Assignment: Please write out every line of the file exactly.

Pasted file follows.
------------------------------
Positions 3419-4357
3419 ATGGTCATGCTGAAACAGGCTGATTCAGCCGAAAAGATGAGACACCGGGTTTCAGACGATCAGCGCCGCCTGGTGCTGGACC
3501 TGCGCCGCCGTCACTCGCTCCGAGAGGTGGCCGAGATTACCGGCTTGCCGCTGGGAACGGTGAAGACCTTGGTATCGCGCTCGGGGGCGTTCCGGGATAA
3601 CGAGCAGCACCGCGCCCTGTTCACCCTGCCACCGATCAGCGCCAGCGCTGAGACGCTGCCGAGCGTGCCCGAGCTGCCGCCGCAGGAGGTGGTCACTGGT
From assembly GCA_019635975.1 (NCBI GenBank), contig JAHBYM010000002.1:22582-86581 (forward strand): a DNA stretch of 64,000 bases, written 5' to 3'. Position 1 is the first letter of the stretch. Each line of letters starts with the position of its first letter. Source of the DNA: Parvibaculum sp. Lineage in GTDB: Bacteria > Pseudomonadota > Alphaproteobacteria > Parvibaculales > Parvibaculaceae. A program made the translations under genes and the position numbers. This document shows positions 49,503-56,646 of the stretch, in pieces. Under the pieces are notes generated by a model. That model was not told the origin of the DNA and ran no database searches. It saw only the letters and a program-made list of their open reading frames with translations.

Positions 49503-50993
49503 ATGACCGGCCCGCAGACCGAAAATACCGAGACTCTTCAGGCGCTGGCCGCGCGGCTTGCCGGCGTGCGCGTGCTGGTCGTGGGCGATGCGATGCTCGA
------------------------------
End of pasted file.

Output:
Positions 3419-4357
3419 ATGGTCATGCTGAAACAGGCTGATTCAGCCGAAAAGATGAGACACCGGGTTTCAGACGATCAGCGCCGCCTGGTGCTGGACC
3501 TGCGCCGCCGTCACTCGCTCCGAGAGGTGGCCGAGATTACCGGCTTGCCGCTGGGAACGGTGAAGACCTTGGTATCGCGCTCGGGGGCGTTCCGGGATAA
3601 CGAGCAGCACCGCGCCCTGTTCACCCTGCCACCGATCAGCGCCAGCGCTGAGACGCTGCCGAGCGTGCCCGAGCTGCCGCCGCAGGAGGTGGTCACTGGT
From assembly GCA_019635975.1 (NCBI GenBank), contig JAHBYM010000002.1:22582-86581 (forward strand): a DNA stretch of 64,000 bases, written 5' to 3'. Position 1 is the first letter of the stretch. Each line of letters starts with the position of its first letter. Source of the DNA: Parvibaculum sp. Lineage in GTDB: Bacteria > Pseudomonadota > Alphaproteobacteria > Parvibaculales > Parvibaculaceae. A program made the translations under genes and the position numbers. This document shows positions 49,503-56,646 of the stretch, in pieces. Under the pieces are notes generated by a model. That model was not told the origin of the DNA and ran no database searches. It saw only the letters and a program-made list of their open reading frames with translations.

Positions 49503-50993
49503 ATGACCGGCCCGCAGACCGAAAATACCGAGACTCTTCAGGCGCTGGCCGCGCGGCTTGCCGGCGTGCGCGTGCTGGTCGTGGGCGATGCGATGCTCGA